(CNN)President Barack Obama defended Tuesday the need to maintain a close alliance with Saudi Arabia, a strategic U.S. ally with a poor human rights record, shortly before leaving India for a short visit to the Gulf Kingdom.
Obama defends Saudi relationship: 'Sometimes we have to balance'
But even as the U.S. works closely with the Saudis on common strategic goals like counterterrorism, Obama said he and his administration continue to apply "steady, consistent pressure" on issues like human rights. Obama is headed to Saudi Arabia to meet the new King Salman and pay his respects following the death of King Abdullah last week.
"Sometimes we have to balance our need to speak to them about human rights issues with immediate concerns that we have in terms of countering terrorism or dealing with regional stability," Obama said in an interview with CNN's Fareed Zakaria in India on Tuesday.
During his visit Tuesday, Obama will make "paying respects," the bigger priority, avoiding directly answering a question from Zakaria on whether Obama would discuss with the Saudis the case of the political activist and blogger who was sentenced to 20 years in prison and 1,000 lashes for his activism.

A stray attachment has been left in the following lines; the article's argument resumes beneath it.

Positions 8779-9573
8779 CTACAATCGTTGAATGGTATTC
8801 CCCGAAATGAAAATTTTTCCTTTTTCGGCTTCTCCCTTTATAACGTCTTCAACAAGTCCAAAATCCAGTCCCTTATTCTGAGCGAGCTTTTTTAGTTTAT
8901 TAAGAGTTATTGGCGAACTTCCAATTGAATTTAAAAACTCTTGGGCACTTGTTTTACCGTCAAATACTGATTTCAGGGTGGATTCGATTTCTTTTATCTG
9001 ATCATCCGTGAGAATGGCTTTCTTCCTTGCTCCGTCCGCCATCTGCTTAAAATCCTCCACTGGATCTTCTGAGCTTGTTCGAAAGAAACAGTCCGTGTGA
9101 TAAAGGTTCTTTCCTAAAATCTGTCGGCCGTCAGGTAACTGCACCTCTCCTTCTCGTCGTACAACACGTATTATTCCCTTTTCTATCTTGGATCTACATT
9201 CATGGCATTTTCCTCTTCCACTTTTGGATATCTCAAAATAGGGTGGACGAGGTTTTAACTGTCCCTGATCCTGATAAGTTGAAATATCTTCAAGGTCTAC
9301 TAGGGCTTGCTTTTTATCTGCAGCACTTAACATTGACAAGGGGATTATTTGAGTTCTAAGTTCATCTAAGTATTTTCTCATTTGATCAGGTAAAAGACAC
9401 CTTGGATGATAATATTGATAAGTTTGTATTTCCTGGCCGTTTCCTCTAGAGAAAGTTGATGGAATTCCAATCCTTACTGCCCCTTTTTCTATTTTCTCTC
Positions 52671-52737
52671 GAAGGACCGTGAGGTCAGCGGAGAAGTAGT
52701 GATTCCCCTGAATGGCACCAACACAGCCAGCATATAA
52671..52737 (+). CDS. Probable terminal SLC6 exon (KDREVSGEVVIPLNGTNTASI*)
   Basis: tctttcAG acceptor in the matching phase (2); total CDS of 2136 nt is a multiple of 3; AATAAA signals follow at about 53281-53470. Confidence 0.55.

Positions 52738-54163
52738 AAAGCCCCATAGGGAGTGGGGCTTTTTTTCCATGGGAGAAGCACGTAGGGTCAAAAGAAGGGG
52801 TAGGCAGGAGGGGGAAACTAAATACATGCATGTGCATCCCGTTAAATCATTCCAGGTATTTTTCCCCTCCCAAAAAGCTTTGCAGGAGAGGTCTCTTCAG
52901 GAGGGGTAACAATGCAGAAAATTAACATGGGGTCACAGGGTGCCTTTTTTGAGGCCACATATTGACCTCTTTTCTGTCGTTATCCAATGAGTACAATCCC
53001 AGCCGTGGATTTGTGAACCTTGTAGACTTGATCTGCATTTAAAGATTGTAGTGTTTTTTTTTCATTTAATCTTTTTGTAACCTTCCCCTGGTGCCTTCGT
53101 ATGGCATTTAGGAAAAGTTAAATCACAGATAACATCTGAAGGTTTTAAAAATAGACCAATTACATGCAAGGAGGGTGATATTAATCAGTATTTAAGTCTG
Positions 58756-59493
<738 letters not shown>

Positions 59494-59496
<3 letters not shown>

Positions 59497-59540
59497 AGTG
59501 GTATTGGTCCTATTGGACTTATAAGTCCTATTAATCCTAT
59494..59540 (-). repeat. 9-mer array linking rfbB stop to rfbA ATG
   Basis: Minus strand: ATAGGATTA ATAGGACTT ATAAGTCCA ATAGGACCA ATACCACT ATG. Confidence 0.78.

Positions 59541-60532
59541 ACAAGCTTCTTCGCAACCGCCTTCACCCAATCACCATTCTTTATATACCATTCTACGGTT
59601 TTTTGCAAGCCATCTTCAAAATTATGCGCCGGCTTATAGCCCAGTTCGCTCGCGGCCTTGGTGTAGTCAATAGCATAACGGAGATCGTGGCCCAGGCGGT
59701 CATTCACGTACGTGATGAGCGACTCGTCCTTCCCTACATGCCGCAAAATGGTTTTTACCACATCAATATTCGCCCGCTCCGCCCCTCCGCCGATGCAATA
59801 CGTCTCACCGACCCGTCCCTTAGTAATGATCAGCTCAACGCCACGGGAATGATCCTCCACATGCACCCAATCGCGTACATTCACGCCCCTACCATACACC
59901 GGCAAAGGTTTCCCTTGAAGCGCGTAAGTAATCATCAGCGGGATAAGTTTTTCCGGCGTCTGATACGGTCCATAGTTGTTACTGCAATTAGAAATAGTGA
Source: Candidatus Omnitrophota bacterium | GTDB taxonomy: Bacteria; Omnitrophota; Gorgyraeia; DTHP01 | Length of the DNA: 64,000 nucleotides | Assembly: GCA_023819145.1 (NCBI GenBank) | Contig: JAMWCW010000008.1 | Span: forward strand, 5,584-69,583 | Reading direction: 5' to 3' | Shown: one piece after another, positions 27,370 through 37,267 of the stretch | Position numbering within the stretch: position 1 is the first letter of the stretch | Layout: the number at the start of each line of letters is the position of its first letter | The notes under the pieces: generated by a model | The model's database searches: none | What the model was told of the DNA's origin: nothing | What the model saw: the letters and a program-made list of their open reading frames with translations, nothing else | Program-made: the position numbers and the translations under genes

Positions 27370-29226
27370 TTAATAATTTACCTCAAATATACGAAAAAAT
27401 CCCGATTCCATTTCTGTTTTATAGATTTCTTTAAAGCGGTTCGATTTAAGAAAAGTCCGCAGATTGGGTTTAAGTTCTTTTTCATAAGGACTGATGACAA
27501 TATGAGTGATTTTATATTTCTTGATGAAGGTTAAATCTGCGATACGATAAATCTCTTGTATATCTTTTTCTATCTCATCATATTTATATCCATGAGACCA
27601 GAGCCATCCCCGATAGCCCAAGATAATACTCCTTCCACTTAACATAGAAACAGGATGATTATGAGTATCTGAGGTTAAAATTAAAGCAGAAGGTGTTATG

And Obama was candid that U.S. pressure to advance human rights or encourage political reforms isn't always appreciated and "oftentimes that makes some of our allies uncomfortable. It makes them frustrated," he said.
"And you know, some of them listen and some don't," Obama said.
In the list of those who don't, Obama recalled the unraveling of the Egyptian dictatorship of Hosni Mubarak, the former president of Egypt who was overthrown in Egypt's 2011 revolution. Mubarak was one of the U.S.'s closest allies in the region during his three decades in office, thanks in large part to a strong security agreement and Mubarak's work to maintain peace with Israel.
Obama said that he warned Mubarak that the massive protests in Tahrir Square were not simply going to vanish, urging Mubarak to "get out in front of reform" and become "the father of the Egyptian democracy."
"I said, 'Mr. President, I don't think this is a genie that you can put back in the bottle,'" Obama recalled. "He said, 'Ah, Mr. President, you don't understand society here. This is all going to be fine. It'll blow over.' And it didn't," Obama said.
"But the trendline is one that I will sustain throughout the rest of my presidency and that is to make an argument to those friends and allies of ours that if they want a society that is going to be able to sustain itself in this age, then they're going to have to change how they do business," Obama said.